White Lies

Leave a comment

March 16, 2011 by The Citron Review

by Tawnysha Greene

 

When I lie about whether I’ve washed my hands, cleaned my room, Momma whips out a wooden spoon from her purse, a spoon held together with duct tape, broken many times. When I lie to Daddy, he pulls a tool from the garage, the tool with a serrated edge for cleaning the grill, spanks me fifteen times, counting under each breath, but I only lie to him once.

But before Grandma comes over, Momma sits us down, tells us to tell her that our refrigerator is empty, because we cleaned it, that our food is in a freezer in the garage, that we have a washer and dryer and the clothes hanging to dry over the bathtub are the ones that couldn’t be washed, the ones that would shrink. Momma tells us to smile, to keep her and Daddy’s bedroom door closed, so that Grandma won’t find the food stamps, the bills Momma has hidden in her dresser drawers.

When Grandma’s gone, Momma dresses us up in our church clothes, types up a speech about a charity for the deaf, asking for donations. She sits in front of me, makes me practice reading the lines, tells me to look up, makes my sister stand beside me, smile silently, sign hello for good measure.

She drives us to the mall, to the shopping outlets, tells me to ask for the manager before I give my speech, before my sister begins to sign. Momma says that checks are okay, should be made out to her, because she’s the owner of the charity, not to tell them she’s our mother. She says to say thank you, to take their business cards.

On these days, while Momma counts the money, we go to Blockbuster where we can pick a movie each, play on the playground at McDonalds, lick tall ice cream cones.

 

Tawnysha Greene is currently a Ph.D. candidate in fiction writing at the University of Tennessee where she serves as the fiction editor for Grist: A Journal for Writers. Her work has appeared in various literary journals including Necessary Fiction and Bluestem and is forthcoming in Cutthroat: A Journal of the Arts. She can be found online at http://tawnyshagreene.blogspot.com/.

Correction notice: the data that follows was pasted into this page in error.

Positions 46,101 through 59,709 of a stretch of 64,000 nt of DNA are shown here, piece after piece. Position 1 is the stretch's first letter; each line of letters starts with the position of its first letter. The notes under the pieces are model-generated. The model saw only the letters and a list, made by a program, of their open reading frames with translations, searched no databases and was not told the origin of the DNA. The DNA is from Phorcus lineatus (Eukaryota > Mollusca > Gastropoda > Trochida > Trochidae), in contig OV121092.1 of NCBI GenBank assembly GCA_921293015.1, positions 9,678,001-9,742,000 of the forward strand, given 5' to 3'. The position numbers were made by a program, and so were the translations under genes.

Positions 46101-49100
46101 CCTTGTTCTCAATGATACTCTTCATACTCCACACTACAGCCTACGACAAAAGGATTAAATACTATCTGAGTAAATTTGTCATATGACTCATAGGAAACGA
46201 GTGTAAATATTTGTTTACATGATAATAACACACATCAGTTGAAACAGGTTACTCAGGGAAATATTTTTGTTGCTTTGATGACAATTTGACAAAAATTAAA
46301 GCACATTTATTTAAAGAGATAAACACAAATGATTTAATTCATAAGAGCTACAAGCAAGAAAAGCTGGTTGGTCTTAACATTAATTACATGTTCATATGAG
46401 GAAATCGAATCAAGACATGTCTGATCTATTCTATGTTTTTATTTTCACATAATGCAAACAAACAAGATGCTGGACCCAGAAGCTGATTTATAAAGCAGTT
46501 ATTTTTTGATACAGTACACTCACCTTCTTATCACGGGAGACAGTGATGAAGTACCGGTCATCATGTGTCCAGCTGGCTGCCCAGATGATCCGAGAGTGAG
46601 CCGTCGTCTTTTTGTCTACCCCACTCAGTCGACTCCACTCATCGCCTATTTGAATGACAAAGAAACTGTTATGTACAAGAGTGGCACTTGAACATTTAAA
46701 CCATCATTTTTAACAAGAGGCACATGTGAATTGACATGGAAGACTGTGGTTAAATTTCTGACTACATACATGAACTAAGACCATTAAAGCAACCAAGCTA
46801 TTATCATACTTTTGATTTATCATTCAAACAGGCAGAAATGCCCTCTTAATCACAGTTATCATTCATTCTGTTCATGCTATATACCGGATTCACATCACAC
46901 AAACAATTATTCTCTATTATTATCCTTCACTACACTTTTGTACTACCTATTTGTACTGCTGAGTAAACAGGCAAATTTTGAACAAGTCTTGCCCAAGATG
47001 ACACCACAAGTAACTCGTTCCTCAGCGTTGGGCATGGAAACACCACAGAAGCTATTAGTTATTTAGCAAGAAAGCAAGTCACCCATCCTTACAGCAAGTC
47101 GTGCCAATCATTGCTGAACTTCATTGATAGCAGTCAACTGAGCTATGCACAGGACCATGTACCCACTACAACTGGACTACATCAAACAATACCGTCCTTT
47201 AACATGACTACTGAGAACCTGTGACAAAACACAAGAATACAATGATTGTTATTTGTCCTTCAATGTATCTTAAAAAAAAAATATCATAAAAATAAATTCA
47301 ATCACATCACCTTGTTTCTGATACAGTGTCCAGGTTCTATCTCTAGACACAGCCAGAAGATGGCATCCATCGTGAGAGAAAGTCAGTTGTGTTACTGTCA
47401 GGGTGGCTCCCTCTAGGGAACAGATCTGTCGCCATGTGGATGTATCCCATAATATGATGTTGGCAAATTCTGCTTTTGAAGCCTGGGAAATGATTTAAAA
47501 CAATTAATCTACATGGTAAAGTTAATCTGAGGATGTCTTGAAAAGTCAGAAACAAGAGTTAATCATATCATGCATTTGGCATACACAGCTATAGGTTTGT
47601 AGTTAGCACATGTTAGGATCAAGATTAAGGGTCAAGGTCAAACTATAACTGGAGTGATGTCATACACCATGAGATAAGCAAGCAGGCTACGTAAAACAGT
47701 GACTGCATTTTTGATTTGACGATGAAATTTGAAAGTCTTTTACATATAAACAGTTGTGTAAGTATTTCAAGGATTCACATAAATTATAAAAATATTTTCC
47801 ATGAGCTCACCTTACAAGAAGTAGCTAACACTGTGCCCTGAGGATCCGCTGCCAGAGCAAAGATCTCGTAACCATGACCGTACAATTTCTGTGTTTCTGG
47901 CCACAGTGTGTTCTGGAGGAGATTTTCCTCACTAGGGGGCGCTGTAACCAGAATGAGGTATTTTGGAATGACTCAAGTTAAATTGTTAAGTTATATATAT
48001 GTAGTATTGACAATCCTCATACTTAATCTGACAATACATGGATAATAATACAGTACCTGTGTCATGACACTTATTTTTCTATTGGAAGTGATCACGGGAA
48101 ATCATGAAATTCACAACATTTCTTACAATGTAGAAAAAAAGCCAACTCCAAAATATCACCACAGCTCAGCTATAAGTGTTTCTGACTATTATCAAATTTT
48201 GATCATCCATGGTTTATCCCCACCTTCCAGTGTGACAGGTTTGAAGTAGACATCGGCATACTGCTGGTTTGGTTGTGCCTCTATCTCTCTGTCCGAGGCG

Advertisements

Leave a Reply

Fill in your details below or click an icon to log in:

WordPress.com Logo

You are commenting using your WordPress.com account. Log Out /  Change )

Google photo

You are commenting using your Google account. Log Out /  Change )

Twitter picture

You are commenting using your Twitter account. Log Out /  Change )

Facebook photo

You are commenting using your Facebook account. Log Out /  Change )

Connecting to %s

🍋10th Anniversary

Fall 2019 IssueSeptember 23rd, 2019
5 months to go.

🍋 Instagram

The Center, if it holds, requires the Hole, as if the Spiral were pressed in a vinyl disk. Set the heart of Nothing on the spindle and start the record round; "Record" by James B. Nicola #TheCitronReview #Spring2019 #amreading https://citronreview.com/2019/03/20/record/
Marriage! That blessed arrangement! https://citronreview.com/2019/03/20/white-wedding/ #amreading #microfiction #weddingstories
Now in our Spring Issue, Helen Chambers invites us to read now of forever hold our peace. https://citronreview.com/2019/03/20/spring-wedding/ #amreading #microfiction #weddingstories
Knitters of the world, unite! "Turtles" is a needle-gripping flash from @kaelyhorton . March with us toward passionate prose. (Stitching now our handmade Spring 2019 Issue.) https://citronreview.com/2019/03/20/turtles/ #amreading #flashfiction
Tornado of Flash Fiction Warning! https://citronreview.com/2019/03/20/outside-of-oklahoma/ #amreading #Spring2019 #TheCitronReview #cheerstotenyears
The creative nonfiction pieces we’ve chosen for this Spring issue are about pain, they are about grief, and they are, in a strange way, about rebirth. The sudden death of a mother, a woman interviewing grieving families about the unimaginable deaths of their children, a man struggling with his boy hood role in the death of other creatures, and a woman channeling the pain of others: all of these pieces are rooted in death, destruction, and grief. But I can also say that I found the pieces hopeful, because the pieces were about confronting pain, and embracing the growth that comes with it. Perhaps they are, as the poet Gerard Manley Hopkins told us, struggling with the “I can no more,” and finding your way, however painfully, to the “I can/Can something, hope, wish day come, not choose not to be.” Even as we grieve and struggle with these writers, we rejoice in their honesty and their bravery. Please enjoy our selections for the 2019 Spring Creative Nonfiction portion of The Citron Review. Nathan R. Elliott Creative Nonfiction Editor The Citron Review #amreading #Spring2019 #TheCitronReview #cheerstotenyears https://citronreview.com/

Enter your email address to follow us and receive notifications of new issues by email.

%d bloggers like this: